|Named By:||Richard Owen in 1859|
|Time Period:||Induan-Olenekian, 252.17-247.2 Ma|
|Location:||South Africa - Normandien Formation (Harrismith Member), Lystrosaurus other zone|
|Size:||Largest skull roughly up to 12 centimetres long. Larger remains indicate a total adult length of about 75-80 centimetres long|
|Fossil(s):||Skull and post cranial remains of individuals of various ages|
|Classification:||| Chordata | Synapsida | Cynodontia | Galesauridae ||
|Also known as:||| Glochinodontoides gracilis ||
Galesaurus (from the Greek roots for 'weasel' and 'lizard') was a prehistoric carnivorous therapsid that lived between the Induan and the Olenekian age in what is now South Africa. It was incorrectly classified as a dinosaur by Sir Richard Owen in 1859.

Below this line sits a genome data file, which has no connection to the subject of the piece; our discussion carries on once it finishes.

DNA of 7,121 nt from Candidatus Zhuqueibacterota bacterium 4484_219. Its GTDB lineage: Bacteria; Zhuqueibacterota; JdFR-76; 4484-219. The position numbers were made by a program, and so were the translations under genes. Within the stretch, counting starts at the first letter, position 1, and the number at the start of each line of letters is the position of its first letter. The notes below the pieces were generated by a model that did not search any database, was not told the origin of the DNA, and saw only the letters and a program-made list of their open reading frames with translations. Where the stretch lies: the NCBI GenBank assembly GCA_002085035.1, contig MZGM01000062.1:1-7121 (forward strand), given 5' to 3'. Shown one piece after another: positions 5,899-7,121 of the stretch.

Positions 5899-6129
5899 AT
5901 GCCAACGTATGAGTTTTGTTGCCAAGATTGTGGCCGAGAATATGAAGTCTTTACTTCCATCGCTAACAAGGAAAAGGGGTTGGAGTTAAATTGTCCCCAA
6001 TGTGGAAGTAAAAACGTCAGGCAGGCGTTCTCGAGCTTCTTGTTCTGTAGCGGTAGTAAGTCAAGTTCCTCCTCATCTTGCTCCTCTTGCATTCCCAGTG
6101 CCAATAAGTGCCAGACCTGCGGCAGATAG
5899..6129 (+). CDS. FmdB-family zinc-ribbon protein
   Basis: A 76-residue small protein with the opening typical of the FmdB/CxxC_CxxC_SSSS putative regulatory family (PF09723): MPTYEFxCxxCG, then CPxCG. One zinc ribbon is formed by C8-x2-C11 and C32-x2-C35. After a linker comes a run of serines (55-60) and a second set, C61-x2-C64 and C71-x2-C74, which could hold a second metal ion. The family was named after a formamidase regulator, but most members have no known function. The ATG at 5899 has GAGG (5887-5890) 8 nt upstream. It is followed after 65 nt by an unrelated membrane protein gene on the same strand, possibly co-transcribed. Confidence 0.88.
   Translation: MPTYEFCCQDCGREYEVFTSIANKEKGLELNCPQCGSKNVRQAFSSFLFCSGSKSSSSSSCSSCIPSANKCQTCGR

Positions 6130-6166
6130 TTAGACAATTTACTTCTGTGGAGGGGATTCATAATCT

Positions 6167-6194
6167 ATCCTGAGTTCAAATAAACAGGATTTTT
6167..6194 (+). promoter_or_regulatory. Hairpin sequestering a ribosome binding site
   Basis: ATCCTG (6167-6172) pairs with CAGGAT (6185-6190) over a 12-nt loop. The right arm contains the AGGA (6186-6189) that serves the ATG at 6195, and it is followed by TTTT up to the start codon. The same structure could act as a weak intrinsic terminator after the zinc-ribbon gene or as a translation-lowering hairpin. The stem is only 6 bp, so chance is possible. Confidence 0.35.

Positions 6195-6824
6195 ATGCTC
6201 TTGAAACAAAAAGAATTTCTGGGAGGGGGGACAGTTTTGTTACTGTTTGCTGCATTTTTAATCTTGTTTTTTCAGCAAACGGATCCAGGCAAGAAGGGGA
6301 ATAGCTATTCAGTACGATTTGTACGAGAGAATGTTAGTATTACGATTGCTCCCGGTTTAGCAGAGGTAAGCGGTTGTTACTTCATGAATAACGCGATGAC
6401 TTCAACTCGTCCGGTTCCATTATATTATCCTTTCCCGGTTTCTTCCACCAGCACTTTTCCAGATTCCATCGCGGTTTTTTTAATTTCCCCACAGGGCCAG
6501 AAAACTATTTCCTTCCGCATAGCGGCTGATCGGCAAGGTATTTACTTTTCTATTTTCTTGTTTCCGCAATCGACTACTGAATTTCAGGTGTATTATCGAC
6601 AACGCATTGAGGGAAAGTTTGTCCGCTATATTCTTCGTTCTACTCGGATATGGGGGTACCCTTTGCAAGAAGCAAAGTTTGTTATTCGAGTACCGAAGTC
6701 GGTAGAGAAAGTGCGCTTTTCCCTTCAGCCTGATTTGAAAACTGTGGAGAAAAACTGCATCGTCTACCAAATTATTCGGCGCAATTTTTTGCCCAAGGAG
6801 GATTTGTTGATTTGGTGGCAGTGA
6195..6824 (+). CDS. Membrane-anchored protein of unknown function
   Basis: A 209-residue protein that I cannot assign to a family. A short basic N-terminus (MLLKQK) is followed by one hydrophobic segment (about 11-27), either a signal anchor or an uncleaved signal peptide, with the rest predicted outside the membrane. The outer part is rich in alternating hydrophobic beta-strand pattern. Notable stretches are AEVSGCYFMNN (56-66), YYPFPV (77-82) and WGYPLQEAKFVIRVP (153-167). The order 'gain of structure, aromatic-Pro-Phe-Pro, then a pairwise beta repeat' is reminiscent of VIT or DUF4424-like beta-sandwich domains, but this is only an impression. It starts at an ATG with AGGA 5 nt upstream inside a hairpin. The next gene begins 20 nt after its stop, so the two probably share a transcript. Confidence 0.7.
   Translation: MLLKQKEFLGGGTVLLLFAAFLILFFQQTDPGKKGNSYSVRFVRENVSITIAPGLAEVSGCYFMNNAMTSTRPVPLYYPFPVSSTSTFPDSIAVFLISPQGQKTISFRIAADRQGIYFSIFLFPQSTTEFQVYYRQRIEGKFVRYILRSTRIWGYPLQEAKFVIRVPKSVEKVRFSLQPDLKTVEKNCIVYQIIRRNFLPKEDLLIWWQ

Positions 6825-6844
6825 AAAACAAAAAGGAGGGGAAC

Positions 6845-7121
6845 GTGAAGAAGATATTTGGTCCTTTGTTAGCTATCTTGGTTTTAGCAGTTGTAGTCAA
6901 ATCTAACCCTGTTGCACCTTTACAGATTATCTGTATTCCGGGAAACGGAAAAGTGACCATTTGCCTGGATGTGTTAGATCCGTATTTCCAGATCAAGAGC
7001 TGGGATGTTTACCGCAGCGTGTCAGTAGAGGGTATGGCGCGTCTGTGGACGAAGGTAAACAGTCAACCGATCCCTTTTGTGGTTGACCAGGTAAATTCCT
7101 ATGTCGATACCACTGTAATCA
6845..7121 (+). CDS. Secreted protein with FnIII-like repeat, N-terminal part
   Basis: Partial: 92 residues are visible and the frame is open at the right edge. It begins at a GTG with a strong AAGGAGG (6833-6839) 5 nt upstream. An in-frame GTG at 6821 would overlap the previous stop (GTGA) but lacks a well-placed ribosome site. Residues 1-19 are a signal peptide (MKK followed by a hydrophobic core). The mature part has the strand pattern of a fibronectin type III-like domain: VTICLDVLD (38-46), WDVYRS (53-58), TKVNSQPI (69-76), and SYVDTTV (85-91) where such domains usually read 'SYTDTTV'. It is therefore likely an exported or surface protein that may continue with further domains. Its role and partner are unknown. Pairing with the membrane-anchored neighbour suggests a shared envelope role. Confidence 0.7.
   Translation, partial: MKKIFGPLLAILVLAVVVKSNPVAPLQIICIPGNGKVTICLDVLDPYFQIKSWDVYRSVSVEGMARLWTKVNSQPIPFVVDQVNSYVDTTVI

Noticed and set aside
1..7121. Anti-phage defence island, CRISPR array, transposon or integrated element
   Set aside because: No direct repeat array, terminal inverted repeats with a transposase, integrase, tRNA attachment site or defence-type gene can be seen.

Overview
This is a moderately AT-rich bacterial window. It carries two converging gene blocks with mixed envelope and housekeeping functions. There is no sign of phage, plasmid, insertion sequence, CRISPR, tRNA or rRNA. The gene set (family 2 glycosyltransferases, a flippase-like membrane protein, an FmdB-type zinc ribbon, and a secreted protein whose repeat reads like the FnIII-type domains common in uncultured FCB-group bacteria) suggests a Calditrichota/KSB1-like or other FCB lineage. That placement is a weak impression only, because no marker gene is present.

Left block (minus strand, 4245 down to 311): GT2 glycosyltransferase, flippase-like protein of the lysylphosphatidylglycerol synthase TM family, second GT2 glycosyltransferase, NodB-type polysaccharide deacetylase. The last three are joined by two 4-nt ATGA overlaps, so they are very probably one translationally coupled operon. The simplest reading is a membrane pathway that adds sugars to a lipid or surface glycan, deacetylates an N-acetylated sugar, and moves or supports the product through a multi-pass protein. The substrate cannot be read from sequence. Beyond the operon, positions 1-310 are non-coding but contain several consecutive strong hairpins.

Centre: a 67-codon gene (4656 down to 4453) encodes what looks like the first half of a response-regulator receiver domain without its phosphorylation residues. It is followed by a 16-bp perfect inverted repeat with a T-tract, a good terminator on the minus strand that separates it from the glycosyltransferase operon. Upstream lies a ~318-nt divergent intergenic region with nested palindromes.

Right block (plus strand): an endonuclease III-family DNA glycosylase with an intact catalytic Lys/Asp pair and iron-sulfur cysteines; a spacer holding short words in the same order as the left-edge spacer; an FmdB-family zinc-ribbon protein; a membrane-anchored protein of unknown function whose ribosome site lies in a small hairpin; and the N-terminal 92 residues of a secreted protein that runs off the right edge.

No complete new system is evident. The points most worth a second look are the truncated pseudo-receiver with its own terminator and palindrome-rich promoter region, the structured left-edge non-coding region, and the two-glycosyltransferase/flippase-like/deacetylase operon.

Notably, Galesaurus was mentioned in the first issue of Nature in 1869, where T. H. Huxley expressed confidence that it would eventually be shown to be a dinosaur. However, current opinion is that it was not a dinosaur and belongs to a mammal-like group called Cynodonts.